French Open: 8 Parting Thoughts


The French Open concluded in anti-climactic fashion, with Rafael Nadal soundly defeating David Ferrer in straight sets Sunday. It was another memorable Grand Slam with plenty of interesting stories. In honor of Rafa’s 8th French Open title, ere are my 8 final thoughts on the tournament.

Same Ole’ Same Ole’- For the 8th time in 9 years, Rafael Nadal has won the French Open. He is undoubtably the greatest of all time on clay, and as each year goes by, his winning ways on the red clay become more and more remarkable. Even more remarkable is his ability to shrug off an extremely physical 4 and half hour semifinal, and then look completely unfazed two days later…which leads to thought number 2.

Suspicion- Doping in tennis is a very sensitive subject. Perhaps the two most scrutinized players when it comes to doping and steroids were both in the final. Nadal has an incredible ability to never get tired. He plays unbelievably physical matches, and then suddenly recovers completely for his next match. His injuries have raised many questions when in comes to doping, and the ITF has lenient at best testing policies. Nadal was also reportedly one of the athletes in the infamous Operation Puerto case, where hundreds of vials of blood were ordered to be destroyed by the court for some odd reason. Andy Murray tweeted: “Operacion puerto case is beyond a joke… biggest cover up in sports history? why would court order blood bags to be destroyed? #coverup“. Until a positive test becomes public, we will have to assume that he is clean.

Ferrer has a fair amount suspicion from fans and fellow players alike. He was a patient of Dr. Luis Garcia del Moral, who was accused of providing performance enhancing drugs to athletes and is being investigated by USADA. Ferrer is 31, yet he playing the best tennis of his life, and he also seemingly never gets tired. Maybe there is something in the water in Spain?

Rankings Movers: Notable movers include Tommy Haas, whose Quarterfinal run moves up to number 11 in the world, once again on the brink of the top ten. Remember, the guy is 35 years old. Benoit Paire is up to a career high #25, Kei Nishikori moves up 2 places to a career high #13, as does Kevin Anderson who is up to #23. Notable drops include Marcel Granollers who is down to #41, David Goffin who drops 26 places to #84, and Santiago Giraldo drops 17 places to #95.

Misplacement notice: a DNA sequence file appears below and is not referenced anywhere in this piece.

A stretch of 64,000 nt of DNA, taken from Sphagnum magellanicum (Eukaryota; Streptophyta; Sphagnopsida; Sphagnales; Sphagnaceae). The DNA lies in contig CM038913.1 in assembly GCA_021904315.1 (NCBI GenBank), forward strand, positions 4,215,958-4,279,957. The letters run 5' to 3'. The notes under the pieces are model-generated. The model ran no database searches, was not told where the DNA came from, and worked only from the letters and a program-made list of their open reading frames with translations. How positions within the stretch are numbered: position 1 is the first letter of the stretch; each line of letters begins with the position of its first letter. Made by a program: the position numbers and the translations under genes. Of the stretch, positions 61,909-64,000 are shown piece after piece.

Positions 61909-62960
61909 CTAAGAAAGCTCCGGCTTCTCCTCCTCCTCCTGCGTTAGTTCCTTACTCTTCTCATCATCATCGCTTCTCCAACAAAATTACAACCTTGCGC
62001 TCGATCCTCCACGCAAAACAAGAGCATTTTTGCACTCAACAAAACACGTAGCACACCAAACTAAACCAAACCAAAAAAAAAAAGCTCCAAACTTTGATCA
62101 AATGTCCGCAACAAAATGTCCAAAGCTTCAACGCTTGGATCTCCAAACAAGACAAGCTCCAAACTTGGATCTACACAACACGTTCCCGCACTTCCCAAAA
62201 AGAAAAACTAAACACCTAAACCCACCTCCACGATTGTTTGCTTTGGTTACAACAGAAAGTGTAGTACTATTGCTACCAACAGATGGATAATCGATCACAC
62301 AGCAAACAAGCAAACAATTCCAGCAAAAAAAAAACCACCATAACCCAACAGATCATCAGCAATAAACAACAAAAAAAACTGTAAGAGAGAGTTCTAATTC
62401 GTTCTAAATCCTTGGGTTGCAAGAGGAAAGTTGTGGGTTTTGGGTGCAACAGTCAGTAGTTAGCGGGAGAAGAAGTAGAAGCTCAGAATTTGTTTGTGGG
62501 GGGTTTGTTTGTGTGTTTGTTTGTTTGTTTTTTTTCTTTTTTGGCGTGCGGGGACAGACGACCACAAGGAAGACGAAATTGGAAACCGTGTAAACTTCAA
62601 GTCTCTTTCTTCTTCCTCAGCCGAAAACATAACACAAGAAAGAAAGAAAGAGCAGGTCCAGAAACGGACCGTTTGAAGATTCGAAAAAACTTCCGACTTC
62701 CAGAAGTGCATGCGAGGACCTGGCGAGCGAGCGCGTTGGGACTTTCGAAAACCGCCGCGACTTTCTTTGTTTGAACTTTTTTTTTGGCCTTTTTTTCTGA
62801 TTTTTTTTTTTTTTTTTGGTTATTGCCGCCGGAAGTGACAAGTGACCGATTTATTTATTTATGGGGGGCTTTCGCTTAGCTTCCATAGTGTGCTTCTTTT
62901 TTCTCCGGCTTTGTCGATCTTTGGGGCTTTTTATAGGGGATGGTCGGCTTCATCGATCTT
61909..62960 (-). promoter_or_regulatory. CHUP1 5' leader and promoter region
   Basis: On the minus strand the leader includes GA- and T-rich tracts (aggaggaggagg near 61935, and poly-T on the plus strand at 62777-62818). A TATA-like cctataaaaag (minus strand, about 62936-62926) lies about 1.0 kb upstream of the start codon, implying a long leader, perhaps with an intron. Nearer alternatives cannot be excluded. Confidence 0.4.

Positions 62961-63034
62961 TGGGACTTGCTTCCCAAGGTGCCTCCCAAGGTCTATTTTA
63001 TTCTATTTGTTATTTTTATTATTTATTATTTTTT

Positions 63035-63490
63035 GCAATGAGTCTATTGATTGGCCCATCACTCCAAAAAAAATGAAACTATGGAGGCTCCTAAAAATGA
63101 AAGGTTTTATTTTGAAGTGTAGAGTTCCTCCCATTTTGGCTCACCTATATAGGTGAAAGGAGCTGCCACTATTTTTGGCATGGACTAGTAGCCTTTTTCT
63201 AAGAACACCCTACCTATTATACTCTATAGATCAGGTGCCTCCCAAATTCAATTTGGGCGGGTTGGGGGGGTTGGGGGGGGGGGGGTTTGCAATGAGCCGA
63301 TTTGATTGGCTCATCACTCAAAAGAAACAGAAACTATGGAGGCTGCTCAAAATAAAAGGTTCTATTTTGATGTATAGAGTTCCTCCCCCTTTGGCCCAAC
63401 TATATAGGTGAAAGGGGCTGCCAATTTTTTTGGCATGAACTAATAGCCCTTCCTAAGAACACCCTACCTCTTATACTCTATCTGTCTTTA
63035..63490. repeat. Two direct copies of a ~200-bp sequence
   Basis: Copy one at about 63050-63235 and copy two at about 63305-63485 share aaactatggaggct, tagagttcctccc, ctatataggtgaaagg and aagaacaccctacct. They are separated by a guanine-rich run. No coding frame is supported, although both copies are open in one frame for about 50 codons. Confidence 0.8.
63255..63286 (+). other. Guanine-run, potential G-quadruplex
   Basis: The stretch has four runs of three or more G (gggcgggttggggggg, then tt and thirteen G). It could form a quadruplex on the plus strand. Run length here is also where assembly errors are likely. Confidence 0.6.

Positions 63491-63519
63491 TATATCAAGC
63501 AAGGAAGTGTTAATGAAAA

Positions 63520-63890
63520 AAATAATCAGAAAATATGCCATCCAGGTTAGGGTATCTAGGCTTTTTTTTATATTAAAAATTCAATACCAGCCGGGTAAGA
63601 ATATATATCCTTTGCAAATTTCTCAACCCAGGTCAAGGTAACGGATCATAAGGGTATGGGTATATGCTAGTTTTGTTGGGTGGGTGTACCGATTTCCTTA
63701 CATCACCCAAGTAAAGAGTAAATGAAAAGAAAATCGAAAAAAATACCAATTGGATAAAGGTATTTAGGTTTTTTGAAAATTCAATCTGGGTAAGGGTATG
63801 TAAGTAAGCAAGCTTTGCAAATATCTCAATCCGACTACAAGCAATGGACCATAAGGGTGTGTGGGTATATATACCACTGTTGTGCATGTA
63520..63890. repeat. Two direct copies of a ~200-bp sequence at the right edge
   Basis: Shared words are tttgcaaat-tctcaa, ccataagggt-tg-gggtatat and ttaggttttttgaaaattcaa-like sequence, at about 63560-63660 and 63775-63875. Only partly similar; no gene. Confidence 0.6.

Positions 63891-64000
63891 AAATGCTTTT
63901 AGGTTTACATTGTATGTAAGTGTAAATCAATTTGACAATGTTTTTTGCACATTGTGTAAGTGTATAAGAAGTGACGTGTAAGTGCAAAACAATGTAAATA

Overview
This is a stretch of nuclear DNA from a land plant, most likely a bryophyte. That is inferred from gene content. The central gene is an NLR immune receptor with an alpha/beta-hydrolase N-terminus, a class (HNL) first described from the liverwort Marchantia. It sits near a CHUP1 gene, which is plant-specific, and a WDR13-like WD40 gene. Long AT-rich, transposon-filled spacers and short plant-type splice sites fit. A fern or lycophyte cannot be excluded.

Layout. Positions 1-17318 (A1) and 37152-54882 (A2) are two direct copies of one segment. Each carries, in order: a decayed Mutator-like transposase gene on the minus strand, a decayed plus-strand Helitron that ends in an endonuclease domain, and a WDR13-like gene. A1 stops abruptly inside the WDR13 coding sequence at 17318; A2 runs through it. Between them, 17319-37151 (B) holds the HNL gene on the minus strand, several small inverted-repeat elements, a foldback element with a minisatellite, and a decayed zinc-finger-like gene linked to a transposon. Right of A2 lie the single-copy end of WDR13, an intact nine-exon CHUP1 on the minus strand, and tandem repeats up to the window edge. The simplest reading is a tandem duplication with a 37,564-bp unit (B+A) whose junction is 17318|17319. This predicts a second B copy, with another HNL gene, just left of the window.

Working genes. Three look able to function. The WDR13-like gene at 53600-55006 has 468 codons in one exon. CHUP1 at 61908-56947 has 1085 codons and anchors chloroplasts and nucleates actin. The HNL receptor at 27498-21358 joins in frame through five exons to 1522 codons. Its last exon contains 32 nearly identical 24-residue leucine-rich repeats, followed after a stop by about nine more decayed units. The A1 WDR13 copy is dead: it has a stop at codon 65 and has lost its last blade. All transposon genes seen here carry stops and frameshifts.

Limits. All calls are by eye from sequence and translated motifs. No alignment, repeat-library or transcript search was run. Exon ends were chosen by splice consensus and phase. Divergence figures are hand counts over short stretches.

French Disappointment- Jo Wilfried Tsonga was playing the best clay court tennis of his life, and after beating Roger Federer in straight sets, there was real hope amongst the French crowd that he could win the title. That hope came to a screeching halt when he played one of the more disappointing matches I remember him playing, getting absolutely crushed by David Ferrer in the Semifinals.

Unrealistic American Optimism- Some were saying this was a big improvement for the American on clay, but it really wasn’t. Sam Querrey was by far the most impressive, and even he only made it to the third round, where he blew a 2 sets to 1 lead over Gilles Simon. John Isner played a memorable match against Tommy Haas, but once again came up short. Ryan Harrison and Jack Sock each picked up wins, but they were over inferior opponents. Still not much doing for the Americans on clay.

Match Fixing- Tennis’ anti-corruption unit  banned Russian player Sergei Krotiouk for life and given him a $60,000 fine after finding him guilty on 41 charges of rule violations. This happened during the French Open, so it didn’t get as much publicity as it probably should have. Krotiouk is the third player to get a life ban for match fixing charges. He reportedly asked 41 players to lose a set or a match. These players turned him in, and he is gone. Now it’s not like Krotiouk is a bigtime player, he was ranked #789 in the world. Still, things like this make us question the integrity of the game.

French Open Scheduling- The French organizers have continued to schedule this tournament very poorly. The men’s and women’s quarterfinal matches were played at the same time on consecutive days, not allowing fans enough coverage of each match. It needs to change soon. And by soon, I mean next year.

Let’s Get Ready for Grass- It’s an incredibly fast transition to the grass court season, with only two week before Wimbledon. I don’t know about you guys, but I’m excited.

What are your guys final thoughts on this years French Open? Let me know by leaving a comment.


One thought on “French Open: 8 Parting Thoughts

  1. I think the match ups were atrocious! Nadal and Nole in the semi’s! Give me a break. The final was a snooze fest after that semi, I turned the channel! To me, that semi was the final. Maybe next year Nole will break Nadal’s streak like in Monte Carlo.

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